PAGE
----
Finding ways to cope with chronic pain can be extremely frustrating and challenging. Chronic pain can persist for weeks, months, and even years. In many cases, such as Complex Regional Pain Syndrome (CRPS), there is no cure. So what can people suffering from CRPS or other chronic pain do to help reduce their symptoms and improve their quality of life? Bringing a dog into their lives may be the answer.
What is CRPS?
CRPS is a form of chronic pain that usually affects an arm, leg, hand or foot. It typically develops after an injury, surgery, stroke or heart attack and is believed to be caused by damage to the peripheral and central nervous systems. CRPS symptoms may change over time and vary from person to person, but they usually include pain, swelling, redness, noticeable changes in temperature and hypersensitivity.
How can dogs help?
Since there currently is no cure for CRPS, people suffering from it must find different treatments and medicines to manage not only their physical pain but also their mental wellness. This is where dogs come in to help. They’re naturally driven to please people and offer unconditional love and loyalty. Dogs help treat chronic pain, with the ability to offer both emotional and physical assistance for people living with CRPS.
Dealing with CRPS on a daily basis can greatly affect a person’s mental well being so finding ways to improve emotional health is key. Dogs, no matter if it’s a pet or a service animal, can provide incredible emotional and mental support. Having physical contact by simply petting or cuddling with a dog can improve emotional well being. In addition, having a dog can help distract you from your pain. Taking care of another living animal can give you something else to focus on besides your pain.
In addition to boosting mental well being, such as reducing stress, loneliness and anxiety, dogs can provide physical assistance to those with CRPS. Some of the physical benefits of pet therapy include decreased heart rate, lowered blood pressure and increased endorphin production. Also, people with CRPS sometimes have limited mobility which can make everyday life challenging. A properly trained service dog can make life easier by providing balance and support, retrieving dropped objects, opening and closing doors and getting help when needed.
Service dogs have proven to provide emotional and physical support for those with chronic pain. For Brittany Hawley, a CRPS sufferer in North Carolina, her service dog helped her finish school. She received her master’s degree while her dog, Griffin, was given an honorary degree for his role in her success.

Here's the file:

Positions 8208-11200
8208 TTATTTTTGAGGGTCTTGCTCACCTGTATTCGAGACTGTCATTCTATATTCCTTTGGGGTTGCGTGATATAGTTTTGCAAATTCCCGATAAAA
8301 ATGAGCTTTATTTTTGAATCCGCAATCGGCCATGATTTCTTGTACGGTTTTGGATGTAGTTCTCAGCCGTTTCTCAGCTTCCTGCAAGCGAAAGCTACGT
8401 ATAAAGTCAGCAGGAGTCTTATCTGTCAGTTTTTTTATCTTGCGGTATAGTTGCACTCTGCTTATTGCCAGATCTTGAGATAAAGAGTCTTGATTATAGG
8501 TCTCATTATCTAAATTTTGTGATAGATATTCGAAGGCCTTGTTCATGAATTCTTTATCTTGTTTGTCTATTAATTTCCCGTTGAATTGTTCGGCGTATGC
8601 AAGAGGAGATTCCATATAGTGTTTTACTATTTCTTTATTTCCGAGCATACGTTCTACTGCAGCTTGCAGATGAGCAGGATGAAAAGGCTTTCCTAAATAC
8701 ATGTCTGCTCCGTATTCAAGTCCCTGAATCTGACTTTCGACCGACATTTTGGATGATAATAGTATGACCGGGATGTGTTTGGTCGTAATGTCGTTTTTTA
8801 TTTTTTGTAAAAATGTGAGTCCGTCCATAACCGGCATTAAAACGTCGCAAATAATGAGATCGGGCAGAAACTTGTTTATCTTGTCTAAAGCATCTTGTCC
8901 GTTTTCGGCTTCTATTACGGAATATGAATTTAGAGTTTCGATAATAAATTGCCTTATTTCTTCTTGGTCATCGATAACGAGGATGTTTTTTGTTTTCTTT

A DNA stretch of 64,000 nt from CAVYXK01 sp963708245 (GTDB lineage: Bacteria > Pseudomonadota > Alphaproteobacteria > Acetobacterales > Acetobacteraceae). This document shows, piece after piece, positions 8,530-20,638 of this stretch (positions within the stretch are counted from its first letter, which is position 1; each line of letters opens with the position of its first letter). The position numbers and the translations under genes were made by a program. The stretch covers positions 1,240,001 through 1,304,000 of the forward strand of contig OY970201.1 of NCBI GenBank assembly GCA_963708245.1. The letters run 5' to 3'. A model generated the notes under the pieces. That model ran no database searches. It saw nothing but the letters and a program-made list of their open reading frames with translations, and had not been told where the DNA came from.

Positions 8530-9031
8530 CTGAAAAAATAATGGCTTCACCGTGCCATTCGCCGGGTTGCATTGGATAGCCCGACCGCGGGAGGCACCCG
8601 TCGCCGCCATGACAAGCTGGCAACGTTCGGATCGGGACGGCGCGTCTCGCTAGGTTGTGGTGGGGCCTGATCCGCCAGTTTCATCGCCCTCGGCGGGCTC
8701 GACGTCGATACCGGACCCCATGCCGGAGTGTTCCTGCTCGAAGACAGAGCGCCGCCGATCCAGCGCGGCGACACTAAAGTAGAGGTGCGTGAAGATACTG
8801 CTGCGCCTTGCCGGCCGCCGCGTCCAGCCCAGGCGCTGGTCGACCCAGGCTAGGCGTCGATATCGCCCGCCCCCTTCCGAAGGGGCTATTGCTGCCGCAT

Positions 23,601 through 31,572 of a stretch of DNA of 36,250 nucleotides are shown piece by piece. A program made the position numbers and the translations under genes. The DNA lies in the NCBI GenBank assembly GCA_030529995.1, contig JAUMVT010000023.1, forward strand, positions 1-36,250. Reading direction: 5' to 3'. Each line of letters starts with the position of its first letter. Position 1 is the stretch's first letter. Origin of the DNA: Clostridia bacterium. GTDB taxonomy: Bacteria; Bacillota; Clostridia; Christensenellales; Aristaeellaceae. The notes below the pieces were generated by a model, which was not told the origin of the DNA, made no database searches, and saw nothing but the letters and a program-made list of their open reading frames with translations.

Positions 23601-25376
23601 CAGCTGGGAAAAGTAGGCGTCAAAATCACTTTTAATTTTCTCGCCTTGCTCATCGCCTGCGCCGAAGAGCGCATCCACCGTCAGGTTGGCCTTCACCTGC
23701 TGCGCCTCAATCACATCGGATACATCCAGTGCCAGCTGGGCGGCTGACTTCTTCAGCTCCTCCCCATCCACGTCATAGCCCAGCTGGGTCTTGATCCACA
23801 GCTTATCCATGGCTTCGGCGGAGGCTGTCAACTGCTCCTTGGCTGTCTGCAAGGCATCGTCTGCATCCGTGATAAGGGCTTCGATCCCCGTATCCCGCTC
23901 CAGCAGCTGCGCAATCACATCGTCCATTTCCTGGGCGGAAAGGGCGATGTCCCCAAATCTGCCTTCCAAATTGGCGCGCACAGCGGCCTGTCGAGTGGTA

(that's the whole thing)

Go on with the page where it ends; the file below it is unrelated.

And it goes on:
Types of dogs that offer CRPS support
While a pet dog can definitely provide love and support, someone with CRPS may benefit even further from a specially trained dog such as an Emotional Support Dog (ESD), Therapy Dog or Service Dog. These dogs have various levels of abilities and are allowed in certain places based on their training and certifications.
An Emotional Support Dog (ESD) provides comfort and support through affection and companionship to their owners. They do not require any specific training or certification because they aren’t being asked to perform certain tasks. However, a prescription from a mental health or other health care professional is required to classify your animal as an ESD. ESDs are not allowed in public facilities under the American Disabilities Act, but they are protected under federal laws and some states and local governments allow ESDs in public places.
For those who don’t want the full-time responsibility of taking care of a dog, but could reap therapeutic benefits from spending time with one, a therapy dog would be a good option. A therapy dog works as a team with its owner to offer comfort to those in settings such as schools, hospitals, and nursing homes. Therapy dogs require certification and registration with a reputable organization before they are allowed to start visiting facilities.
If you are in need of both emotional and physical support, a service dog would be the best choice. A service dog is a full-time dog companion, and it must undergo extensive training because it is certified and taught to perform complex tasks and is protected by the American Disabilities Act. Service dogs are considered to be working animals, not pets, and they are allowed to be in public establishments, like restaurants, grocery stores, and hotels.
Since a service dog is learning such specific tasks and needs to learn how to live in a variety of situations, the training can be very expensive and may take up to two years to complete. There are many organizations that train and provide service dogs to those in need, and some will even cover the expenses that are associated with the care and education of the dogs. However, if you can’t find an organization to help you find a service dog, people with disabilities do have the right to personally train their own service dogs.
If CRPS or other chronic pain is affecting your happiness and ability to live a normal life, you may want to consider adding a furry friend into your treatment plan. Whether it’s a family dog, support, therapy or service dog, interacting with man’s best friend offers a natural pain reliever and can improve a person’s quality of life.
A trial lawyer for over 20 years, Bryan Pope is dedicated to fighting for justice while defending the rights of his clients. Bryan's influence often goes further—helping clients to navigate life-altering events and overwhelming grief. In addition to other areas of practice, Bryan specializes in helping sufferers of CRPS/RSD—a debilitating condition in which his in-depth knowledge enables him to lecture to other lawyers around the nation while also serving as a current chair for a CRPS/RSD organization.